Beef industry could disappear

NBA chief executive Chris Mallon spoke on behalf of British beef producers at the House of Commons this week in an inquiry into the beef prices ‘crisis’.

He challenged processers and industry regulators, saying more needs to be done to protect the future of British Beef farming, or it will “literally disappear.”

Also present at the meeting was NFU Vice President Stuart Roberts, Tom Kirwan, managing director of ABP Beef (UK) and Nick Allen, Chief Executive of the British Meat Processors Association, who gave evidence to the EFRA committee.

A fair share for farmers

Questioning why so little of the retail price is reaching consumers, Mr Mallon said “Our share as producers historically should be in the mid 50s (of the share of the consumer price) and this is now down to 46%”.

Neil Parish, Chairman of the EFRA Committee, added “We can’t work out why farmers are getting substantially less and the consumer is paying only a little less than before. Not even a noticeable amount.”

Tom Kirwan from ABP argued that the prices are now being reflected on the high street.  However, Chris pointed out that the retail price only dropped by 1%, whereas the producer has seen a decline of 11%, adding “it’s us that is actually suffering, it is the farmer that is suffering. There is money somewhere between us and the consumer. No farmer feels they are getting a fair share of the price”

Chris also argued that farmers are being exploited, due to a lack of competition in the marketplace.

“That lack of competition means we do not have people fighting to buy the cattle as abattoirs are so small in number, so farmers have very limited options as to where they can sell their cattle.”

Another agreement from both the NFU and the NBA is the need for a mandatory code under the Agriculture  Bill, as the current voluntary code “isn’t working.”

“We also have a serious need for anonymity in the complaints process as producer has no protection in the market unless he wants to make a complaint and risk himself,” continued Chris.

The future for British beef farmers

Mr Mallon highlighted the diverse and resourceful production systems demonstrated by British beef producers to the EFRA Committee, which should be supported and celebrated.

“Without a change, we will lose some of the best farmers we have as they will have to make a tough business decision They cannot afford to invest in cattle anymore – it is not viable to lose money week on week.”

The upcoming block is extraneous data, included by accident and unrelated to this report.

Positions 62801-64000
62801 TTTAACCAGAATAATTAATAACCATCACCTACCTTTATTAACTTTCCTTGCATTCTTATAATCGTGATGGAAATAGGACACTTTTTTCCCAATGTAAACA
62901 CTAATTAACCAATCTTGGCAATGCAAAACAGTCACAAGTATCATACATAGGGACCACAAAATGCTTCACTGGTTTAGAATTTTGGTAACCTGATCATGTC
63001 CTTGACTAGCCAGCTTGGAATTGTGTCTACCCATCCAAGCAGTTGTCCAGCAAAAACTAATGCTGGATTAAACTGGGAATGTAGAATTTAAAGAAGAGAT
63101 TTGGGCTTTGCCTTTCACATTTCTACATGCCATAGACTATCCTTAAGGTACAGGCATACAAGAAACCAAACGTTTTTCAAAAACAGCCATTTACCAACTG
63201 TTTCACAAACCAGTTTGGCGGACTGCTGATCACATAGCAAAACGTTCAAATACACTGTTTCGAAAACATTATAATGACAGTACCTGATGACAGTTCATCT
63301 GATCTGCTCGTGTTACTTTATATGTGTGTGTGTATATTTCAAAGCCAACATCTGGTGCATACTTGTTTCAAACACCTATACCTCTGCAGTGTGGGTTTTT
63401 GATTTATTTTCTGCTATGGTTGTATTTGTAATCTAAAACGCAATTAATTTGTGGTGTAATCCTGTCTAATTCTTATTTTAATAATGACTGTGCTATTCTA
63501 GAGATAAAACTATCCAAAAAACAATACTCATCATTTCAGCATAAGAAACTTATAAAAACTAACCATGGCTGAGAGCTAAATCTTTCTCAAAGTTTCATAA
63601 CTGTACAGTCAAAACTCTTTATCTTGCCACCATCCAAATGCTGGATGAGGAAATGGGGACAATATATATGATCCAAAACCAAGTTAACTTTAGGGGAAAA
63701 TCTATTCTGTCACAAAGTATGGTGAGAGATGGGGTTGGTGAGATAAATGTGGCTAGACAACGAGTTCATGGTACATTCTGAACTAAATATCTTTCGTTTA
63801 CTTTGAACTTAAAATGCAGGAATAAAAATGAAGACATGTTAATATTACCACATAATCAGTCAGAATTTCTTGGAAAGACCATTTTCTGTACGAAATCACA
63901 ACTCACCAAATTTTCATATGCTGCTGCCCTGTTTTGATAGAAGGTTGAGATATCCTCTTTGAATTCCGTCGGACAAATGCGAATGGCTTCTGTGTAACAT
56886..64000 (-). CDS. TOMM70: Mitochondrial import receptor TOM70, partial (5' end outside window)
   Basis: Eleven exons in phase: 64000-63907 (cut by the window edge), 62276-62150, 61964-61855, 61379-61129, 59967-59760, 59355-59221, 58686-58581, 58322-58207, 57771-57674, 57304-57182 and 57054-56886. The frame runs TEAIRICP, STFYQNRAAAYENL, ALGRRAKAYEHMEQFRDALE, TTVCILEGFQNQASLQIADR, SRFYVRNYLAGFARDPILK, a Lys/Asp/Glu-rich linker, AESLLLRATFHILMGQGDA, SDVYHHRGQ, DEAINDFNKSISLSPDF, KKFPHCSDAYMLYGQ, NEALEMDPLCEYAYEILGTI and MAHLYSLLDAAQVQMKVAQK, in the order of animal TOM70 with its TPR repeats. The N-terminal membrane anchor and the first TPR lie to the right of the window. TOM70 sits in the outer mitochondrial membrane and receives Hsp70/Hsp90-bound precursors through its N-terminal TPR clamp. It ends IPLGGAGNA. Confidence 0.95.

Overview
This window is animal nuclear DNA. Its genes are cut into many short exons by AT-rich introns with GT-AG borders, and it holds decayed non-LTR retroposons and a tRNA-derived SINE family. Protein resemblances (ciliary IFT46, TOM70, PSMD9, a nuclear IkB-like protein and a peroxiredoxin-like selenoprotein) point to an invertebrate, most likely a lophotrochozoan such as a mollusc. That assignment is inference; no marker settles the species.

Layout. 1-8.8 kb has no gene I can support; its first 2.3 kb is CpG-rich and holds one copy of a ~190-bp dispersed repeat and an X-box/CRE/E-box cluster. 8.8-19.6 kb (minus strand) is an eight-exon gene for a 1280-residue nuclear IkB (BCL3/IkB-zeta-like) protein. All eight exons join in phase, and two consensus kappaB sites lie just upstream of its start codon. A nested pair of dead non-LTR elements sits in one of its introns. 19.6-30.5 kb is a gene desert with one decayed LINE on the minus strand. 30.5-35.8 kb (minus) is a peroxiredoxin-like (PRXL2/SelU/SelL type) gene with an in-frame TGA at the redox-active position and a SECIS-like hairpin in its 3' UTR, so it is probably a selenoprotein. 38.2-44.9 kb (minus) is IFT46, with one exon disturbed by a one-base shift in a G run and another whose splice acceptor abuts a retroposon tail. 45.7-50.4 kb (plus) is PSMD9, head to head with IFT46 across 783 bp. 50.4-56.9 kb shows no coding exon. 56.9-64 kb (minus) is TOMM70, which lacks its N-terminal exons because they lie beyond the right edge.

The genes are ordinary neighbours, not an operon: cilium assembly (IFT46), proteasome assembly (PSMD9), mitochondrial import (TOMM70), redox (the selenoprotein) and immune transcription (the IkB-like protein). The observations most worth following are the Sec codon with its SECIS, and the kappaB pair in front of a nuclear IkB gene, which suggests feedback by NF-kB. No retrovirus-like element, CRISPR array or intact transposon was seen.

“We have the ability to produce grass, we have the ability to produce excellent animals, and putting that together, we can produce a viable high-quality product, but that depends on somebody who is willing to spend their lives outside in the rain doing that.

We need to maintain the younger generation of beef farmers. The way things are, we could lose that generation, and once you’ve not farmed, you’re not going to go back to it,” he added.

Top quality beef

Agreeing with NFU vice president, Stuart Roberts, Chris said the public and the “prices paid to farmers should recognise the quality of the product we are producing.”

“The beef premium schemes such as the Aberdeen Angus scheme etc have seen massive falls in their value. They’ve been losing a considerable amount.”

All of the panel were in agreement that a no-deal Brexit would be catastrophic for the beef industry; high tariffs on exports and no tariffs on imports would result in British beef farmers being simply unable to compete with the cheap beef that would flood the market from South America, produced in environmentally damaging systems, with lower welfare standards.

The PM’s Brexit deal with the EU this week (Thursday 17th October), provides fresh hope for British beef farmers, though the UK is yet to receive clarification on maintained standards as trade deals are struck with other countries.

The National Beef Association says it remains crucial that the quality of British produce will be recognised and protected as the Brexit deal progresses in the coming weeks.


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About The Author

John Swire - Deputy editor of Agronomist and Arable Farmer as well as responsibility for the Agronomist and Arable Farmer and Farm Business websites. After 17 years milking cows on the family farm John started writing about agriculture in 1998 and has since written for a variety of publications and has developed a wide circle of contacts within the industry. When not working John is a season ticket holder at Stoke City and also of late has become a fitness freak, listing cycling, swimming and walking as his exercises of choice.